What, then, is a good way to spend your life? Not surprisingly, Seneca suggests engaging in conversations with philosophers of all times, as we can do by reading this book: “we have access to all ages, and if it is our wish, by greatness of mind, to pass beyond the narrow limits of human weakness, there is a great stretch of time through which we may roam. We may argue with Socrates, we may doubt with Carneades, find peace with Epicurus, overcome human nature with the Stoics, exceed it with the Cynics.” and then “We are wont to say that it was not in our power to choose the parents who fell to our lot, that they have been given to men by chance; yet we may be the sons of whomsoever we will. Households there are of noblest intellects; choose the one into which you wish to be adopted; you will inherit not merely their name, but even their property, which there will be no need to guard in a mean or niggardly spirit; the more persons you share it with, the greater it will become.” (XV, 3)

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Review: Seneca, On the Happy Life

The essay On the Happy Life was written around the year 58 AD destined to his older brother, Gallio, to whom Seneca also dedicated his dialogue De Ira (“On Anger”). Seneca explains that the search for happiness is the search for reason. The main point to understand about the text is the title itself: ‘Happy’ here does not have the modern connotation of feeling good, but it is the equivalent of the Greek word eudaimonia, which is better understood as a life worthy of being lived, a state of plenitude of self. For Seneca and the stoics, the only life worth living is that of moral righteousness, the kind of existence we look at in the end and can honestly say that we are not ashamed.

Right in the first paragraph Seneca provides the stoic line of argument: We should not have happiness as our goal: “so far is it from being easy to attain to happiness that the more eagerly a man struggles to reach it the further he departs from it, if he takes the wrong road; for, since this leads in the opposite direction, his very swiftness carries him all the further away”. The solution is to aim for virtue. Happiness will be a consequence.

In the essay Seneca makes great opposition to the epicureans, a philosophical school that gives value to pleasure as a source of happiness, as we see in section ten: “You devote yourself to pleasures, I check them; you indulge in pleasure, I use it; you think that it is the highest good, I do not even think it to be good: for the sake of pleasure I do nothing, you do everything.”. In section XV, Seneca explains why one cannot simply associate virtue with pleasure. The problem is that sooner or later pleasure will lead you into non-virtuous territories: “You do not afford virtue a solid immoveable base if you bid it stand on what is unsteady.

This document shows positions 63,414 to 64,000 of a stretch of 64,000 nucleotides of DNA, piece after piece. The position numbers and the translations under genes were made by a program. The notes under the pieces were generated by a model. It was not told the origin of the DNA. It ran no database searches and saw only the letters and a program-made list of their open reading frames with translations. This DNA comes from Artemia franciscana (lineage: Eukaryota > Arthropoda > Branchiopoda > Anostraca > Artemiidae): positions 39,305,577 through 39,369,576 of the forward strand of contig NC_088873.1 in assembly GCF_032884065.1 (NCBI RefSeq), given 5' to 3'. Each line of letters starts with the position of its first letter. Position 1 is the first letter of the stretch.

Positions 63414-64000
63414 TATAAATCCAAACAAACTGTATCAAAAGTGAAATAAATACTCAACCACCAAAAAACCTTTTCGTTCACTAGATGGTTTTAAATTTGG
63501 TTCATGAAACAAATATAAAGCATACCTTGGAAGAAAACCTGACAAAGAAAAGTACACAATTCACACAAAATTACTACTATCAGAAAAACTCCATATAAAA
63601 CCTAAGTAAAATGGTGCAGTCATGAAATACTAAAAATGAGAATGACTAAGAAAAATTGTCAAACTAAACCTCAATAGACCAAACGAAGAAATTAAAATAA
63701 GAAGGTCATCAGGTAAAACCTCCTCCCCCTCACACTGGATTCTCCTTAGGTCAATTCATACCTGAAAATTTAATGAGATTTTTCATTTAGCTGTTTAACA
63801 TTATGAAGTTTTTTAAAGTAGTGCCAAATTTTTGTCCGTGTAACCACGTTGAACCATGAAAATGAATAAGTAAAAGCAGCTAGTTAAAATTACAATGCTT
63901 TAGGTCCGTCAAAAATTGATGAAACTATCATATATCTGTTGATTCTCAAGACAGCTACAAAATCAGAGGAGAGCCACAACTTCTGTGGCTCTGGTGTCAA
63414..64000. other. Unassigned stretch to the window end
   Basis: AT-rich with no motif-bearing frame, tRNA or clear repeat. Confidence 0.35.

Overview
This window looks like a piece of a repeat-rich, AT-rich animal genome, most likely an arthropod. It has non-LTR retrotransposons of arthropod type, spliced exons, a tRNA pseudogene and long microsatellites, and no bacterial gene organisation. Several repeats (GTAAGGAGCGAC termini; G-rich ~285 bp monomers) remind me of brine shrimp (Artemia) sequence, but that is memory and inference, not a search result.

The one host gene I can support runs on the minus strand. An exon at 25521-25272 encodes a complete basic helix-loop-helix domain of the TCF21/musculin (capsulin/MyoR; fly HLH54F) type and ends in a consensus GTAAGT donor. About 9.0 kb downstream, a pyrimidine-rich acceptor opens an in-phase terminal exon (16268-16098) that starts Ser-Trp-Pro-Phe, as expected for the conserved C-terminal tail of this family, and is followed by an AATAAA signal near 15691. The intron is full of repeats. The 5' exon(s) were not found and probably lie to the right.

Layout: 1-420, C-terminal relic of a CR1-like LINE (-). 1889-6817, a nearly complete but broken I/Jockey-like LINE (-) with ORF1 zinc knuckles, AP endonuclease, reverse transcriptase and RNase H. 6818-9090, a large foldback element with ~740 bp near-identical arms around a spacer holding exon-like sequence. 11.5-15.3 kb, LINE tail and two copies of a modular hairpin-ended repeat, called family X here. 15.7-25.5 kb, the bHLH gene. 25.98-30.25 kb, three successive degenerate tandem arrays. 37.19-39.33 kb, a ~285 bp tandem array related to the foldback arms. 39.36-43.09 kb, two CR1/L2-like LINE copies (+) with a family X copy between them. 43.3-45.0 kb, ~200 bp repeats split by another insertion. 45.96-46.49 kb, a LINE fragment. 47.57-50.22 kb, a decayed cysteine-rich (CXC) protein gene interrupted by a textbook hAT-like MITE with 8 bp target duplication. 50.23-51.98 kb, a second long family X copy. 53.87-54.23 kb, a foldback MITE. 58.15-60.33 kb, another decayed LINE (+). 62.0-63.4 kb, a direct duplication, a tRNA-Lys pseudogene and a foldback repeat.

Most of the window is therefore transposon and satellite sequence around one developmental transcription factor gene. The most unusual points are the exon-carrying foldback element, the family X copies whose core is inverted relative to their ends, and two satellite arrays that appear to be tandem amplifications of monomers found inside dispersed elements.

In book VII he further elaborates on the distinction between pleasure and reason: “if they were entirely inseparable, we should not see some things to be pleasant, but not honourable, and others most honourable indeed, but hard and only to be attained by suffering.” Now, one could reasonably reject the distinction Seneca is trying to make, but then would be hard pressed to explain a large range of human behaviors where people do seem to genuinely prefer something despite its unpleasantness, for principled reasons, because they think it is good and honorable.

Section X ends with perhaps the sharpest contrast between Epicureanism and Stocism: “You devote yourself to pleasures, I check them; you indulge in pleasure, I use it; you think that it is the highest good, I do not even think it to be good: for the sake of pleasure I do nothing, you do everything.” Further, Seneca construct a finely balanced defense of Epicureanism from the apparently common abuse that many made of the school: “So, men are not encouraged by Epicurus to run riot, but the vicious hide their excesses in the lap of philosophy, and flock to the schools in which they hear the praises of pleasure. They do not consider how sober and temperate—for so, by Hercules, I believe it to be that “pleasure” of Epicurus is, but they rush at his mere name, seeking to obtain some protection and cloak for their vices. They lose, therefore, the one virtue which their evil life possessed, that of being ashamed of doing wrong: for they praise what they used to blush at, and boast of their vices… The reason why that praise which your school lavishes upon pleasure is so hurtful, is because the honourable part of its teaching passes unnoticed, but the degrading part is seen by all. This is a good example of Seneca’s justice, as well as of his compelling style of argumentation, whereby he is able to both strike a point in favor of his opponents and one against them in a single sentence. After this Seneca goes back to a critique of the pleasure principle: “those who have permitted pleasure to lead the van, have neither one nor the other: for they lose virtue altogether, and yet they do not possess pleasure, but are possessed by it, and are either tortured by its absence or choked by its excess, being wretched if deserted by it, and yet more wretched if overwhelmed by it”.

In section XX provides a list of rules that Seneca believe will lead to happiness. These are worth fully consideration:

  • I will look upon death or upon a comedy with the same expression of countenance.
  • I will despise riches when I have them as much as when I have them not.
  • I will view all lands as though they belong to me, and my own as though they belonged to all mankind.
  • Whatever I may possess, I will neither hoard it greedily nor squander it recklessly.
  • I will do nothing because of public opinion, but everything because of conscience.
  • I will be agreeable with my friends, gentle and mild to my foes: I will grant pardon before I am asked for it, and will meet the wishes of honourable men half way.
  • Whenever either Nature demands my breath again, or reason bids me dismiss it, I will quit this life, calling all to witness that I have loved a good conscience, and good pursuits.